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Inspired by Architecture

Aug 21, 2013

I love to travel. I've visited many places in the US, Canada, and Mexico, and two years ago I took a big trip to Egypt. It was a thrilling experience, and I hope to go again someday. My favorite way to experience a new place is through the architecture. I love touring old houses, exploring interesting buildings, and visiting gardens (and knit shops!).

Byzantine Pullover
by Tanis Lavallée


Wrought Iron Tote
by Angela Hahn
Beaux Arts Cardigan
by Cecily Glowik MacDonald
This spring, I'm taking a trip to the East Coast to visit New York and Boston. I've never been to either city! We're going to tour the Gilded Age mansions in Newport, Rhode Island, too, and I can't wait.

When I can't actually take a trip, I'm a great armchair traveler. I watch Rick Steves on PBS, read travel books, and read fiction set in exotic locales.

I love to knit items that are based on places I've visited, too. I've knit the Koolhaas hat, based on the design of the Seattle Public Library, and the Caftan Pullover, which evoke Middle Easter designs. Both of these designs used interesting knitting techniques, too, as do many of the patterns in Knitting Architecture.

Now I can bring my love of knitting and architecture together even more in our new book Knitting Architecture, by Tanis Gray. Tanis has brought together all kinds of knitwear that was inspired by architecture from all over the world.

Architecture + Knitting

Have you ever stood in wonder, stopped dead in your tracks by a stunning building? How about by a beautiful sweater? We have dozens of museums the world over dedicated to architecture or apparel, but have you ever thought about how similar the two are?

I have always been fascinated by architecture. Something as simple as a large box in which we dwell can suddenly become a stunning, ultramodern structure, or be covered in ornate details inspired by movements in history, the climate, or a clever idea.

Similarly, designing knitwear starts with an idea, a blueprint or schematic, math, materials, and a little bit of inspiration. A hat on the person in front of us at the grocery store, a flower on the side of a barren highway, a masterpiece hanging on the wall of a gallery, or a historic building in the middle of a modern city are all inspiration for what we can create with our knitting needles.

My husband, Roger, works at an engineering and architecture firm in Washing ton, D.C., as the director of sustainability. On our first date, we talked about our work—our passions and hobbies.

I was struck by how incredibly different our paths and lines of work were, yet how similar the process was. The planning stages are the same (on much different scales), and the creative process and the taking and giving of ideas as we try to make the designs work can be difficult. In the end, we are both helping an idea come to life.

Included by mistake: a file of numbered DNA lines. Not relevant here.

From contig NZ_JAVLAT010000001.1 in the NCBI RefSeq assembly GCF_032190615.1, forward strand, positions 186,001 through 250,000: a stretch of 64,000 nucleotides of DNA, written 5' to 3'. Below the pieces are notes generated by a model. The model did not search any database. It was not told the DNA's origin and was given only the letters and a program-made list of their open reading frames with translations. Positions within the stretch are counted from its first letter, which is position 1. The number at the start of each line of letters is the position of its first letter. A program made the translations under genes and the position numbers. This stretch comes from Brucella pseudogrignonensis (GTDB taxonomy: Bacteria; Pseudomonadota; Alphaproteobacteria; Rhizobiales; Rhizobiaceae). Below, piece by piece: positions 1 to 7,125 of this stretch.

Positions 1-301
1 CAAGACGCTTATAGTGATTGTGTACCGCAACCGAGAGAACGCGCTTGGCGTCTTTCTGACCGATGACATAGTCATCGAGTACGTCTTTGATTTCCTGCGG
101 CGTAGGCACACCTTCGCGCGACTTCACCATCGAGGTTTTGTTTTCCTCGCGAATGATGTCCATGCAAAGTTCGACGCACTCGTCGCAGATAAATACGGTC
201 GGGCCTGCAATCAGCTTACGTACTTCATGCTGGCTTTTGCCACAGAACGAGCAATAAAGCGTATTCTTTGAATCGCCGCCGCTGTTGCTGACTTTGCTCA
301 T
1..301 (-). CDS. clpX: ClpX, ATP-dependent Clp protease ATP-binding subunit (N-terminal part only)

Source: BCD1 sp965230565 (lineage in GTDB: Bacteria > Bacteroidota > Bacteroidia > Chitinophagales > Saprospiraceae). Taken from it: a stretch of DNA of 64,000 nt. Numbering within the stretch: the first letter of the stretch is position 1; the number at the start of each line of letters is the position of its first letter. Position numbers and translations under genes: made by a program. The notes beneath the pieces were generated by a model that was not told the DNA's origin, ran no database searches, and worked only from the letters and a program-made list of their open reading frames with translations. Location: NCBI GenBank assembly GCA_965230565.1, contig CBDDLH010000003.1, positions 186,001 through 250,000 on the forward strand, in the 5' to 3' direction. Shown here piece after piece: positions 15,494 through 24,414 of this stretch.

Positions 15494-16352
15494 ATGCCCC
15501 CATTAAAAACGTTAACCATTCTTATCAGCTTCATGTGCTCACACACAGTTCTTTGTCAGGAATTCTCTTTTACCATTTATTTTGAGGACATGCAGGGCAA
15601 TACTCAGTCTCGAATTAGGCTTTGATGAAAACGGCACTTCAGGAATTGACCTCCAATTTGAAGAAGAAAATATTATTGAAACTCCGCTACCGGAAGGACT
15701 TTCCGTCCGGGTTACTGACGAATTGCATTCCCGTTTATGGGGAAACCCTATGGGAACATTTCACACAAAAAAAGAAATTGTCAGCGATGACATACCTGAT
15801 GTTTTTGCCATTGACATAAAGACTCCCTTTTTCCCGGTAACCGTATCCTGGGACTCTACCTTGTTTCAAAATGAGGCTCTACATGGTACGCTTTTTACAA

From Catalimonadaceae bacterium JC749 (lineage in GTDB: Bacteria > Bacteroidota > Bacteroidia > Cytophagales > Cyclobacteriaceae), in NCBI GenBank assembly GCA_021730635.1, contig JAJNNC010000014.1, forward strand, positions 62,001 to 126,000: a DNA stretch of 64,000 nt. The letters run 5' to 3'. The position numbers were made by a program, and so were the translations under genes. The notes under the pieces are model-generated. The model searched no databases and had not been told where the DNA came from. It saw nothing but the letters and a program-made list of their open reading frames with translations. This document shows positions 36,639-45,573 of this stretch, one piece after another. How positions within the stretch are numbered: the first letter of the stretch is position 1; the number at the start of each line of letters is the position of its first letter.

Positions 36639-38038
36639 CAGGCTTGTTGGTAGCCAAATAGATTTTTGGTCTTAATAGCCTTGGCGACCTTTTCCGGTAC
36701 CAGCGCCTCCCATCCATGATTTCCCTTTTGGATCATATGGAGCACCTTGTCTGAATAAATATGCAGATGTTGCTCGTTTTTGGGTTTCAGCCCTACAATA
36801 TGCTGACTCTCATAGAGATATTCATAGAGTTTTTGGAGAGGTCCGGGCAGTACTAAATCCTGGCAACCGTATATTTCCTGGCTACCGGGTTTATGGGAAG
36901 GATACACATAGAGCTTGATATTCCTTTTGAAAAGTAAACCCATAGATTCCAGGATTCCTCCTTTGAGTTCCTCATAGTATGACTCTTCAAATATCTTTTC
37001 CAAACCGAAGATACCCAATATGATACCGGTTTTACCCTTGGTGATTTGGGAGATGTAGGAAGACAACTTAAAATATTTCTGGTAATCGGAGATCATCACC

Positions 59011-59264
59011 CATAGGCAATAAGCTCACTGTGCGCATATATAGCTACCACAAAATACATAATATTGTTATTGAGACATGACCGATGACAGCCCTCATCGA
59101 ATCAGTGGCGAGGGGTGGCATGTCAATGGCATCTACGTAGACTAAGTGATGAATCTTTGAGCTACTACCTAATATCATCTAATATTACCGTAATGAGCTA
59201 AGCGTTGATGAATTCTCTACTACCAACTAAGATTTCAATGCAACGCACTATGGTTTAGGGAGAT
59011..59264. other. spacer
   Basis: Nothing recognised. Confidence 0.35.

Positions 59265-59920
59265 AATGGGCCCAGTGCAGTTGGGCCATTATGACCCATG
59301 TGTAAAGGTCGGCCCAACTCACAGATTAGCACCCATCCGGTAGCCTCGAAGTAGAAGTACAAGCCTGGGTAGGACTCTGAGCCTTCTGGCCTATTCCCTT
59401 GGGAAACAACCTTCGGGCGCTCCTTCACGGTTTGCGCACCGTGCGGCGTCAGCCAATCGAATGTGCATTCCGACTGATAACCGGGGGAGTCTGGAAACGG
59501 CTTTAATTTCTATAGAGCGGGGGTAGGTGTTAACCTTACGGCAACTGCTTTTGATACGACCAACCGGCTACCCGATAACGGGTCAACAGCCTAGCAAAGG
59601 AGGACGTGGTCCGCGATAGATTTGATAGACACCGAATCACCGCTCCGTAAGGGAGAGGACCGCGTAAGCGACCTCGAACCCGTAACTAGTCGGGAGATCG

I hope this book inspires the designer and inner architect in all of us. Dream (and knit) to the limits of your imagination. That's what the designers in this book have done, and it is what makes our craft abundant with possibilities.

—Tanis Gray, from Knitting Architecture

I was lucky enough to get to visit Taliesin West, Frank Lloyd Wright's architecture school and winter residence, in Scottsdale, Arizona. I absolutely love the style of architecture, called Prairie School.

Spinning off of the Arts and Crafts movement, the Prairie School designers wished to start a new era of architecture that was distinctly American. Designer Katharina Nopp was inspired by another Frank Lloyd Wright creation, the fabulous Fallingwater House in Western Pennsylvania.

Fallingwater Hat by Katharina Nopp Fallingwater House by Frank Lloyd Wright

The most recognized example of the Prairie School of architecture is Frank Lloyd Wright's Fallingwater (above right), with its overhanging eaves, long horizontal planes, flat roofs, and complete integration into the surrounding landscape.

The twisted ribbing and texture of the alternating stockinette and reverse stockinette sections of the Fallingwater Hat create plateaus in multiple directions, much like the structures of the Prairie School style of architecture.

I am in love with this book. The designs stand on their own, but add in the design inspiration from architecture around the world, and they make up a fabulous collection of meaningful knits.

Get your copy of Knitting Architecture today and start knitting a souvenir from one of your trips!


P.S. Leave a comment and tell us about the fabulous trips you've taken and any yarn adventures that were included!

Featured Product

Knitting Architecture eBook

Availability: In Stock
Price: $24.95


Study knitwear construction, form, function, and more with Knitting Architecture, a collection of 20 designs that celebrate architectural themes.


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ali10kat wrote
on Aug 24, 2013 5:55 AM

This year's visit to Shetland was yarn heaven! The colours of the yarn are inspired by the amazing natural features. I was knitting my first steeked cardigan - and planned the next! it was such a joy to buy one ball of many colours to knit samples and work out the combination I wanted and then go to Jamieson's spinning sheds  to buy those I wanted for the final version.

IDGem wrote
on Aug 22, 2013 1:24 PM

I have to vote for the Aran sweaters of western Ireland.  I was there one summer and it was so cold that we used this as an excuse to stock up on sweaters.  Needless to say, I have quite a collection.  One of these days I'll get brave enough to knit my own.

KimW@2 wrote
on Aug 22, 2013 7:40 AM

Enjoy your trip to NY this spring!  While there, walk across the Brooklyn Bridge and bring a knitted item to tie onto it; although I had visited NYC many times due to my proximity to it while growing up, I had never walked the bridge until this summer, during our family vacation, as the kids had never been.  We were so pressed for time that I, unfortunately, did not have time to visit any LYSs there (which may be a good thing as I have _quite_ a few projects on the sticks).  However, while walking across the bridge during that heat wave in July, I noticed a particular spot on the bridge within easy reach on the walking side of the line where other passers-by had left all manner of things:  string, hairbands, a bra, a belt, and of course knitted items.  Leave your mark without vandalizing (some people uncreatively merely used a Sharpie)!

on Aug 21, 2013 9:01 PM

A fabulous trip to New Zealand was made even better by sheep, fiber, and yarn: